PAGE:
Monday, September 14, 2009


Following on from yesterday's post...

This morning I passed a local junk-shop where I found a couple of 1960's record-players stacked on a table. I immediately, errm, wanted them, but they were a bit overpriced, I thought.

Anyway, I thought I'd dump down a few recent pictures taken while browsing, digging, trawling or whatever we're calling it lol. Nothing particularly exciting, but just a few random items that've caught my eye in the last few days (feel free to post some of yr own and leave URLs in the comments box):


At 1:59 am, Blogger Daniel Poeira said...

I always cite yard sales as one of the main indications that Brazil is in a completely different ball game than the UK and the US. Down here we've been raised in a culture of trashing thing out, destroying everything and then building it all over again from scratch. Nobody cares much about reusing stuff, trading used goods, wearing used clothes... It's considered cheap, something only poor people do. Which is wrong, and a big mistake.

I really envy people who can either make or attend to garage or yard sales. Y'all should be proud of them!

At 11:49 pm, Blogger I am not Kek-w said...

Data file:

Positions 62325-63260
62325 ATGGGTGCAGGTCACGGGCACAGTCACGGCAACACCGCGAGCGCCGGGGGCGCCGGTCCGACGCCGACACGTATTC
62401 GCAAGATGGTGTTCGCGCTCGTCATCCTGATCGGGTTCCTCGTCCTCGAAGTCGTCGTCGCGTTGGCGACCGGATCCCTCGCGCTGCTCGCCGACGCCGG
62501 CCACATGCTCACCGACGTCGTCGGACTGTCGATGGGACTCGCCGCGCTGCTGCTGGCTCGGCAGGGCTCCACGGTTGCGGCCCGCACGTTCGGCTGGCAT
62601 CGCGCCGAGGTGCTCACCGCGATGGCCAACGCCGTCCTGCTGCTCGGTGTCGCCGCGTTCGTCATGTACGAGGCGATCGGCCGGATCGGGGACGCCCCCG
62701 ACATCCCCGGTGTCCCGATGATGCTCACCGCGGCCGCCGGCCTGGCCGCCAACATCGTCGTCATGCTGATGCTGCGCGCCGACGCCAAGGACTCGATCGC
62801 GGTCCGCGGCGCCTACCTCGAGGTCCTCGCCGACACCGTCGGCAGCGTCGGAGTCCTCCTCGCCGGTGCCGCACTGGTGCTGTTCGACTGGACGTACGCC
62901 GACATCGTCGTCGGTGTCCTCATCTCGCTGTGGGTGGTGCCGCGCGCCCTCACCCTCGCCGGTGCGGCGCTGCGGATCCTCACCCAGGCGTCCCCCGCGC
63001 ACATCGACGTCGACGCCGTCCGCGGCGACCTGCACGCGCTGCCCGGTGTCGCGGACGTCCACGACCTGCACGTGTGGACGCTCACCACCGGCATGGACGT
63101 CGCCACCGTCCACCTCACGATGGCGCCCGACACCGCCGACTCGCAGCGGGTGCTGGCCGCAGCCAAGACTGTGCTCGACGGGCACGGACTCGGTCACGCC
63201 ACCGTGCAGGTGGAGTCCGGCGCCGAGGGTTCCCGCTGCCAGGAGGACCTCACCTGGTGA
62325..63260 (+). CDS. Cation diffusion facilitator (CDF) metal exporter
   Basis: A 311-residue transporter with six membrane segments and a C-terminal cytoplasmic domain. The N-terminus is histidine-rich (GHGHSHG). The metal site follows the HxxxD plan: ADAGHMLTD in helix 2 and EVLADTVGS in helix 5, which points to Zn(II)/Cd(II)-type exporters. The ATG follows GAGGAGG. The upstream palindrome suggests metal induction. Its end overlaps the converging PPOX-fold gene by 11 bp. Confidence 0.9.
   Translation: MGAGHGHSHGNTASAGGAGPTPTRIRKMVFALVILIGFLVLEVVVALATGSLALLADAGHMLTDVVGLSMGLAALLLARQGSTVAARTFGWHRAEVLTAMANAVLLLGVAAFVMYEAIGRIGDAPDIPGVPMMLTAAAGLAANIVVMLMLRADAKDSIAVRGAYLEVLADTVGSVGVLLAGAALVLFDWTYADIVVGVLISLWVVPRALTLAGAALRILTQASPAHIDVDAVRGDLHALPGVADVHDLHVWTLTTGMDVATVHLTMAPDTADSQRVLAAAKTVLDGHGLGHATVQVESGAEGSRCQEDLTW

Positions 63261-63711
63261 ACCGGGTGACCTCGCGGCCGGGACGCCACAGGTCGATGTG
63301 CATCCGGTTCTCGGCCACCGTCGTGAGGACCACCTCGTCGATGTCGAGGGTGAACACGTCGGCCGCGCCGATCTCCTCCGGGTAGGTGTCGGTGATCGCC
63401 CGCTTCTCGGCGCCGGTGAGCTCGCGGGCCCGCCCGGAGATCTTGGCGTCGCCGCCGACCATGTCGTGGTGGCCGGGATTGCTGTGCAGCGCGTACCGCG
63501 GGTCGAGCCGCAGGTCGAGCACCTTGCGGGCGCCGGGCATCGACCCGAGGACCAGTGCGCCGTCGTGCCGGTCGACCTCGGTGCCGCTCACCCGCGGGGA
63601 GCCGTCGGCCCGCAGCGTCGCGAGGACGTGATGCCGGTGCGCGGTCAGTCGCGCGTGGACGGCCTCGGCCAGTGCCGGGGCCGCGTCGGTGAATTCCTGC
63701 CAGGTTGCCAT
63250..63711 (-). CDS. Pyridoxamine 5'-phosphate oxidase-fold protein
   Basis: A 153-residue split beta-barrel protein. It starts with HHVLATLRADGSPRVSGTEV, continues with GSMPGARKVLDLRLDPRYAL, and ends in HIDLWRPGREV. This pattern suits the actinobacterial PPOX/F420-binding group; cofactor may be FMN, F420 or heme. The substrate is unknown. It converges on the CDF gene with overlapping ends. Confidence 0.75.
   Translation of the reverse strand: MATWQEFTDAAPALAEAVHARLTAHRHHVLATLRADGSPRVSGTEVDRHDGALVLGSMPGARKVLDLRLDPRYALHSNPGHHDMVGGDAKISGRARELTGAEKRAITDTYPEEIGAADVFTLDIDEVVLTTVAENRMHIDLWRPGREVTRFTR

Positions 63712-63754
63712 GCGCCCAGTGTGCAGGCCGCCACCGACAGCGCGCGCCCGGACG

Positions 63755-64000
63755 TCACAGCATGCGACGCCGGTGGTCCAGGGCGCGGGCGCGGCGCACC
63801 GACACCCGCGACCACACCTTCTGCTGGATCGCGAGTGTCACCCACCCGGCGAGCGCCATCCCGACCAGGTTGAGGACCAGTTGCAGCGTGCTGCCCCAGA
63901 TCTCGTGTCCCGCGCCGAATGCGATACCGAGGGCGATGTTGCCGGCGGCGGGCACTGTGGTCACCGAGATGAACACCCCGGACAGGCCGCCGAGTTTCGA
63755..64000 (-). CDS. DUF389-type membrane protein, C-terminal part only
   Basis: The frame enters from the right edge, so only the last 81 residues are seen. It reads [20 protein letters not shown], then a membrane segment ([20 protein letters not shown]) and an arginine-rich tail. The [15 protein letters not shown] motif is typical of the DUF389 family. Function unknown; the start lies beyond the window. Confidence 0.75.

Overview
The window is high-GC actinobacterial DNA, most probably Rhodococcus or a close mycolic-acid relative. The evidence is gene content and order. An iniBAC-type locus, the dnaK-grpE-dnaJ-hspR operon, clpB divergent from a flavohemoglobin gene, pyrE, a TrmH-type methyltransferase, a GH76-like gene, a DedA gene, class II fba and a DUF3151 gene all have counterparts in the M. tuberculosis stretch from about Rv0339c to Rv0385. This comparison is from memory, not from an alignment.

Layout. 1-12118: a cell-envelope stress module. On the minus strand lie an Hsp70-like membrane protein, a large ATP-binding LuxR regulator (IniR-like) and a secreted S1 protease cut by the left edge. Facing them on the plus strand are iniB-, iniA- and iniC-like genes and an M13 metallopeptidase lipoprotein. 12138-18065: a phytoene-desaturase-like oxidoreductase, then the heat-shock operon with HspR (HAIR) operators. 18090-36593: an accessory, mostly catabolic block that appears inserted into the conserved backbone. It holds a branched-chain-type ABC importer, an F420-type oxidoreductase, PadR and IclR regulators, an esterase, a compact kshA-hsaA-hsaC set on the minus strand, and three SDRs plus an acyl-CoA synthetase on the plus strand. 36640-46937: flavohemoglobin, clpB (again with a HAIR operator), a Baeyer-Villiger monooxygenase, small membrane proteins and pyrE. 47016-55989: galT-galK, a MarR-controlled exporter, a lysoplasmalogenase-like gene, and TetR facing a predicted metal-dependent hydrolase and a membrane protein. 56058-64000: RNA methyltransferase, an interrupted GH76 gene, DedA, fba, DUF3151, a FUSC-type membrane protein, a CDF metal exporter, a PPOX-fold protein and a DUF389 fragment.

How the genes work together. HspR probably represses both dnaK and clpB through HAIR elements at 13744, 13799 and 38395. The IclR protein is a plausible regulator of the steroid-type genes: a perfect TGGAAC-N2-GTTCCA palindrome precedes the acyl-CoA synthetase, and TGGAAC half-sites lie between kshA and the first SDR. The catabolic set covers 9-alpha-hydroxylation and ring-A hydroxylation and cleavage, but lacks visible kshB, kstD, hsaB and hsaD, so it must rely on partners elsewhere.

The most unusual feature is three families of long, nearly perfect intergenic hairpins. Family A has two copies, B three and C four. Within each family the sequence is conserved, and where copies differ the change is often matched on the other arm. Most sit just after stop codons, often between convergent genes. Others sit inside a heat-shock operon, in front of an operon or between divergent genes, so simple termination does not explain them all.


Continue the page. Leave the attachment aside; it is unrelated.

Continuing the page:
"Nobody cares much about reusing stuff, trading used goods, wearing used clothes..." wow, I'm surprised about that.

Well, I think the fact that people in the UK throw so much stuff out is because they buy so much, or keep upgrading things, so it's probably just another symptom of rampant consumerism - people are so hung up over here about having 'new' stuff...but the tide is turning slightly. My own family are pretty thrifty - I wear clothes til they fall apart lol...still wear shirts and jeans that are nearly a decade old lol. Have become very conscious lately about trying not to waste stuff. My parents were working-class folk from the ww2 generation, so they were pretty thrifty, didn't throw food away, etc because they'd had so little when they were raising a family during the war. My wife's got a similar ethic; we've both learned from our parents, rather than leading any sort of middle-class neo-eco-life-style.


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